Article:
The key figure of the Italian counter-intelligence to France at the time was the captain of the carabinieri Saraco Hector. He had not the wish to stop enemy agents as soon as they were identified, but was limited initially to follow the tracks to spy on their behavior and get more information. Then, at the appropriate time, the victim was caught and was given two options: either act as a double agent, or was arrested and sentenced to death. Saraco for a couple of months was aware of the Brayda Rossetti thanks to the arrest of another agent who worked for them in Italy.
On the morning of December 15, 1941 D’Oriano reached Naples then taking a room in a boarding house. The next day she thought of her mission, observing the port, but to which there were severe restrictions on access. To avoid any suspicion, D’Oriano boarded a tram where a young man boarded the train and then began a conversation. Towards the evening, always keeping the mission as a main goal, they met in a cinema, a noncommissioned officer of the Navy at the end they parted promising to meet again. The next day at dawn D’Oriano departed by train to Rome, still unaware of having the counter at her heels.
On 17 December the D’Oriano by necessity made an unforgivable mistake for a spy: she went to the house of her mother. With this move, (this was necessary because she had no money for train tickets), at which point the counter had no doubts about the true identity of the spy he trailed.
She remained with her mother for a period so serene that you nearly convinced to drop everything to return to France. On 19 December D’Oriano sent another letter to Brayda. This letter was intercepted and deciphered by the police; the letter contained information on the naval presence in Genoa and Naples. On 26 December the D’Oriano went by train to Naples, a city which she never reached. D’Oriano was arrested without resistance, and sent down to Littoria (modern Latin) station. The next day she was incarcarated at the Mantellate women’s prison in Rome and was found in possession of several forged documents on behalf of Laura Fantini, money and notes. She was later transferred to Turin to be questioned.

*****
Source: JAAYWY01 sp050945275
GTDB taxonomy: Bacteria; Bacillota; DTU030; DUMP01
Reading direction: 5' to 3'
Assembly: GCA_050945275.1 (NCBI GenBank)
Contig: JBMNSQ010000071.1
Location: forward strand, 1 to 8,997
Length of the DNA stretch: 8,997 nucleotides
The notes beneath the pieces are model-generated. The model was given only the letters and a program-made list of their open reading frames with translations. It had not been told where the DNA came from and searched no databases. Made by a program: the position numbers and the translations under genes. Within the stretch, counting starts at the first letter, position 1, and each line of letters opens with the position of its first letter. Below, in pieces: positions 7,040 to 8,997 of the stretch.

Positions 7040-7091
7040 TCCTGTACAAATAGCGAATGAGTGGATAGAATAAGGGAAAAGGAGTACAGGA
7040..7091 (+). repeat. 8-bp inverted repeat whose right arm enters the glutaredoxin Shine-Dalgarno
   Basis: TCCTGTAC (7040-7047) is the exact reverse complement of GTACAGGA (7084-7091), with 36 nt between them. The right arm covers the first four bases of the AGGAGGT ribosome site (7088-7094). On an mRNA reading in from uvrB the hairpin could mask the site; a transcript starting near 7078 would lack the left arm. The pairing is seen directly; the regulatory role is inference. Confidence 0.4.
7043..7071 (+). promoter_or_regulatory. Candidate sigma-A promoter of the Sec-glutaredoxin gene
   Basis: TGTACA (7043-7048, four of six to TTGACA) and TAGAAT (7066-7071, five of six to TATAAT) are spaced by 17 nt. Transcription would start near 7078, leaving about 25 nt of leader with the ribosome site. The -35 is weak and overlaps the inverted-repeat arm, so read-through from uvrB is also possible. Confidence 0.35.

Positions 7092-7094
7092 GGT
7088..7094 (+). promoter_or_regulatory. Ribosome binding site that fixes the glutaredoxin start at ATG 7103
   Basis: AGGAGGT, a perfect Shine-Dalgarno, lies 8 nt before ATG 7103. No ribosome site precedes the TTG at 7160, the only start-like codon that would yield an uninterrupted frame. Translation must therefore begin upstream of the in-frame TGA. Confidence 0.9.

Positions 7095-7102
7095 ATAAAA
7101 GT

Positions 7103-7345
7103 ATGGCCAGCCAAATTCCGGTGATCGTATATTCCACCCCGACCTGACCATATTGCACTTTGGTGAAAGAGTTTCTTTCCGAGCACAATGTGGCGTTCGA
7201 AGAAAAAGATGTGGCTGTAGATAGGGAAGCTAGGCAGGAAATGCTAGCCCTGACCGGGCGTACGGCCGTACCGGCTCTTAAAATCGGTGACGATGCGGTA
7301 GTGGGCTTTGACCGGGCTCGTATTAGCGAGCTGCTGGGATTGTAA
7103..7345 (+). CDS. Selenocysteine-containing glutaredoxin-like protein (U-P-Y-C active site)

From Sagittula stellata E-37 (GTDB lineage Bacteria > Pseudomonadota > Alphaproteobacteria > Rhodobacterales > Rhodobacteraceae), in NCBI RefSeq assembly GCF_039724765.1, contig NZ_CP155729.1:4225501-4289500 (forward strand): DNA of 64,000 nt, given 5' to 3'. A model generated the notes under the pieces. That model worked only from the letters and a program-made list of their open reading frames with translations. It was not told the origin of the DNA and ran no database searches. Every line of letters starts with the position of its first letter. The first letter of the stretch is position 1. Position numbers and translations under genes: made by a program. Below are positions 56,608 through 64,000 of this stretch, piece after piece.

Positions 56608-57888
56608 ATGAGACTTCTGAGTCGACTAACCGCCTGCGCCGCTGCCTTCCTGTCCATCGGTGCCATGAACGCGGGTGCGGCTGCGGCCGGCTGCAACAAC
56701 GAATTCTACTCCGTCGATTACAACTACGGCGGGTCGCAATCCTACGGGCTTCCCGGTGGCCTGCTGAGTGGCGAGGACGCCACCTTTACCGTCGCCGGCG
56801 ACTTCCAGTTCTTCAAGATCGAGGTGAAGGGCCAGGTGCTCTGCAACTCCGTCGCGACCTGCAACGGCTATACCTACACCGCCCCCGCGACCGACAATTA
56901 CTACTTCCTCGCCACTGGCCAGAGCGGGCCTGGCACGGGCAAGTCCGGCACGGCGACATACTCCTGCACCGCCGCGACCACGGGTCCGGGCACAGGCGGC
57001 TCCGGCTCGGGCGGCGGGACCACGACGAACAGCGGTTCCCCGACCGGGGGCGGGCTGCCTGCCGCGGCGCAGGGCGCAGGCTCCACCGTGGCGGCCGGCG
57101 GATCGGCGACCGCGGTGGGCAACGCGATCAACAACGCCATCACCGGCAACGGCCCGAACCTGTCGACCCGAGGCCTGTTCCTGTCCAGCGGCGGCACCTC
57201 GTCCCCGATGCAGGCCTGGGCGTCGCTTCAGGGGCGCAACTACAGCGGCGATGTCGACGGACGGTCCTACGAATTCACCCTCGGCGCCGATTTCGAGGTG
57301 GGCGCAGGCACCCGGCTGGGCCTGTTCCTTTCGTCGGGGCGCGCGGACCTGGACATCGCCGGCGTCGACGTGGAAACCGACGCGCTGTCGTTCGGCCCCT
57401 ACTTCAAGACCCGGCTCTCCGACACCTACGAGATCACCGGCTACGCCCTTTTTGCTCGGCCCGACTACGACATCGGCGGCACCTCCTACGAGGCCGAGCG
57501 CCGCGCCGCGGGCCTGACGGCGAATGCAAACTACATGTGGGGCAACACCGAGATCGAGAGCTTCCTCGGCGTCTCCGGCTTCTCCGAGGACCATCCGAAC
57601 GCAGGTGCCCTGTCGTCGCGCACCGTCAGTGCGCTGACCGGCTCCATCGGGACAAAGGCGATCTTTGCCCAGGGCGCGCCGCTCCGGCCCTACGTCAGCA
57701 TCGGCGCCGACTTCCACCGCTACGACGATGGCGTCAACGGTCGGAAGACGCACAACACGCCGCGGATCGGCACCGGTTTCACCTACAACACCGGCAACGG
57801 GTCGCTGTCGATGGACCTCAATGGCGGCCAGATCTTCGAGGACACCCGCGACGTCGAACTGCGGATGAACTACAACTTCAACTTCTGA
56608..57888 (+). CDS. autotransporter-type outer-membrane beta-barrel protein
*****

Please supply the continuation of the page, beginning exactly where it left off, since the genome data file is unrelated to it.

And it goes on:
After the arrest of D’Oriano Brayda was also arrested, as well as others. But Rossetti was able to remain in hiding for almost a year before being arrested himself. D’Oriano remained in custody for more than a year. The father Polycarp, who meanwhile had separated from his wife, tried to free her daughter in every way, even ex-husband Emil and even writing to the Swiss government, but no one lifted a finger. Polycarp could not even see his daughter.
The trial took place in Rome January 15, 1943. The court was instructed to judge as a Special Court for defending the state. The court first requested an expert to give an estimate of the level of hazard of the information that D’Oriano had passed to the enemy. Polycarp could not afford a lawyer. The Special Court for defending the state, was in fact a political court. The trials held by the court were show trials: the sessions were not public, the judges were fascists in black shirts and the president of the court, who by 1932 was Antonino Tringali Casanova, agreed in advance the judgment with the Duce. Not surprisingly, therefore, that the judgment of the trial came after a single day. Emilio Brayda was acquitted (later accepted the counter-recruitment in Italian intelligence). Rossetti was sentenced to fifteen years in prison (thanks Bruno Cassinelli lawyer who actually was an influential member of the Fascist party and a spy for OVRA). On the other hand Oriano was sentenced to death by firing squad.
At 6.15 am on 16 January 1943, D’Oriano met a priest to whom she confessed. A few minutes later she was brought before a firing squad, a department of the Voluntary Militia for National Security. The commander Mario De Mari read aloud the sentence. At 7:07 the shooting was done. D’Oriano was buried in a mass grave. Only in 1958 was her father Polycarp found it and re-interred her in the Verano cemetery in Rome, where he was buried himself in 1962, beside his daughter.
This story for this Levantine woman was filmed as a documentary in Italy.